One of the reasons why you want to leave the corporate 9 to 5 is likely that you want more flexibility and less stress. You dream of spending more time with your family, having the opportunity to do more things that you love outside of the office, and maybe doing more travelling or finally writing that book. But although a full-time job can be stressful, it’s also a world that’s both comfortable and predictable, given that you’re operating within that comfort zone where you know what you’re doing, and your boss and your peers know and respect you. As someone put it to me, “you can coast – and still get paid”. Won’t running your own business mean more work than ever before?

It’s true that the first months and even years of running your own business will be hard work – and you definitely can’t expect to coast and rely on other team members to pick up the slack when it’s just you, without having a negative impact on your business results. It’s also true that you may have colleagues who left their job but have since given up and gone back to a full-time job when it didn’t work out as they had hoped. But the image of ‘the hustling entrepreneur’, who never sleeps and has no personal life, doesn’t have to be your reality.

First of all, you are the one who decides how hard you work and no one can make you work harder. You may protest and say that I’m over-simplifying things and that you’ll be ‘forced’ to work hard in order to make money… but you are choosing the business model and it’s up to you to make strategic decisions that will create a sustainable business based on the parameters that work for you. You are also choosing what your income goals are and within what time frame – so if you prefer, you can set less ambitious goals in the short term, start your business as a side hustle alongside your existing job so that you don’t have the immediate pressure to replace your salary, and accept that the pace will be slower and the whole process will take longer.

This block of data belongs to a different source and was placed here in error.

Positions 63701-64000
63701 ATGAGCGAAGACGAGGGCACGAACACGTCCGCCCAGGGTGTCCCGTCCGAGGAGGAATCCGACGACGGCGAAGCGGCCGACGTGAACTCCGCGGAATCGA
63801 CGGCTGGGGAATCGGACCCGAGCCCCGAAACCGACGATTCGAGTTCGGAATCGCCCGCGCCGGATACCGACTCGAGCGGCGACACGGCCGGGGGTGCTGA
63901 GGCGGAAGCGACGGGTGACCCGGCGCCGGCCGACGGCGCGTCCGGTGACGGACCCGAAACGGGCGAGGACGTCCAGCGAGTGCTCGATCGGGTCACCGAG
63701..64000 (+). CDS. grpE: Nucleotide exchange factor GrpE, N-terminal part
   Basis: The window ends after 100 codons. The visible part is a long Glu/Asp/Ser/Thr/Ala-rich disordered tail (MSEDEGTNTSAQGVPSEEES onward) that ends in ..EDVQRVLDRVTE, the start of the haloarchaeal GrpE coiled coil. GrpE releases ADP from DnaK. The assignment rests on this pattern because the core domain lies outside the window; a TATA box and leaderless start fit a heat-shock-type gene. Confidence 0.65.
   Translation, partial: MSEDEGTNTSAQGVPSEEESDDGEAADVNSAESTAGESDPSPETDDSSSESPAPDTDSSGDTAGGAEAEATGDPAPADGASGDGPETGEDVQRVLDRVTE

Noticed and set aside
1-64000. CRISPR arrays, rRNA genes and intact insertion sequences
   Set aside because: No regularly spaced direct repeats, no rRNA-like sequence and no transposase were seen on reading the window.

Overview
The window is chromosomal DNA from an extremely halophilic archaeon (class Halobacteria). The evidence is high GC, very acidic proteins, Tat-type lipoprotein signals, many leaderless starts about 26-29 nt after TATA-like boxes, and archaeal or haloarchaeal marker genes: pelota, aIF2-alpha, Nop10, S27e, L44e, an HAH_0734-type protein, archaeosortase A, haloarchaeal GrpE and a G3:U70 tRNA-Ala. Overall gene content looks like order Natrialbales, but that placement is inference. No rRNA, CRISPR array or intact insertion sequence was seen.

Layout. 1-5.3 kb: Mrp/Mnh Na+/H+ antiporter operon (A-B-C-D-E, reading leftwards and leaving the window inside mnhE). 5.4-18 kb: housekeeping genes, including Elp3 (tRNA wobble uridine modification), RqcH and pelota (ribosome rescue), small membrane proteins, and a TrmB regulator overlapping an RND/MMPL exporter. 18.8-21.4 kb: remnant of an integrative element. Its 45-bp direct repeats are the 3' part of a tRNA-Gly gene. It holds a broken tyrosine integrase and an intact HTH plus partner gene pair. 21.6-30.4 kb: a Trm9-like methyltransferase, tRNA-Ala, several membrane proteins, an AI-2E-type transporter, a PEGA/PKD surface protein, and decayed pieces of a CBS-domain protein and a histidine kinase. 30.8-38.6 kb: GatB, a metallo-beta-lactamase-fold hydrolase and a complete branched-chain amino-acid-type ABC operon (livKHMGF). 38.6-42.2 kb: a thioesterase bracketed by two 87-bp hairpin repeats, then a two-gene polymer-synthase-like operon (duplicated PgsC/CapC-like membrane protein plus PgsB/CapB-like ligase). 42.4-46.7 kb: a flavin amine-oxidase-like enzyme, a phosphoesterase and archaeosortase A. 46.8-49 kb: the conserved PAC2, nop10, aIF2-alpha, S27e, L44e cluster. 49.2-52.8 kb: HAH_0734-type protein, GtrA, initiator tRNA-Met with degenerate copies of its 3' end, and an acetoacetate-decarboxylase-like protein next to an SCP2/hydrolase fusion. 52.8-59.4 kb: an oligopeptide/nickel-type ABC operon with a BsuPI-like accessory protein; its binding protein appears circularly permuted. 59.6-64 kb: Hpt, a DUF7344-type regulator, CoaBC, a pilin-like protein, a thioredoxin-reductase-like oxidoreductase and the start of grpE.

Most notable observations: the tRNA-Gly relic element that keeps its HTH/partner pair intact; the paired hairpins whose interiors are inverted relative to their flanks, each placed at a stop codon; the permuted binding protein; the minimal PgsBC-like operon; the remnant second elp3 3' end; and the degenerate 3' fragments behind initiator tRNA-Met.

I’m not going to tell you that starting and running your own business will be easy. If that’s your expectation as you consider leaving your corporate job to set up on your own then you probably need to adjust your expectations! But the magic of designing your own business and working life is that you’re choosing work that is both enjoyable and fulfilling for you, and that, even if you’re working ‘harder’ on paper, you’ll find a renewed sense of energy and enthusiasm that will make it feel like you’re not!

Of course, I don’t expect that any of this is going to remove your fears altogether. As I always say, ‘scary’ tends to come along for the ride with ‘exciting’ – and I would even argue that that’s the whole point! You’re choosing to step out of your comfort zone, to challenge yourself and to inject a whole new dynamic into your career. But we will continue to explore how to make this rollercoaster ride more comfortable in the coming weeks.

Are there other fears that are getting in the way of your move out of the 9 to 5? Comment below!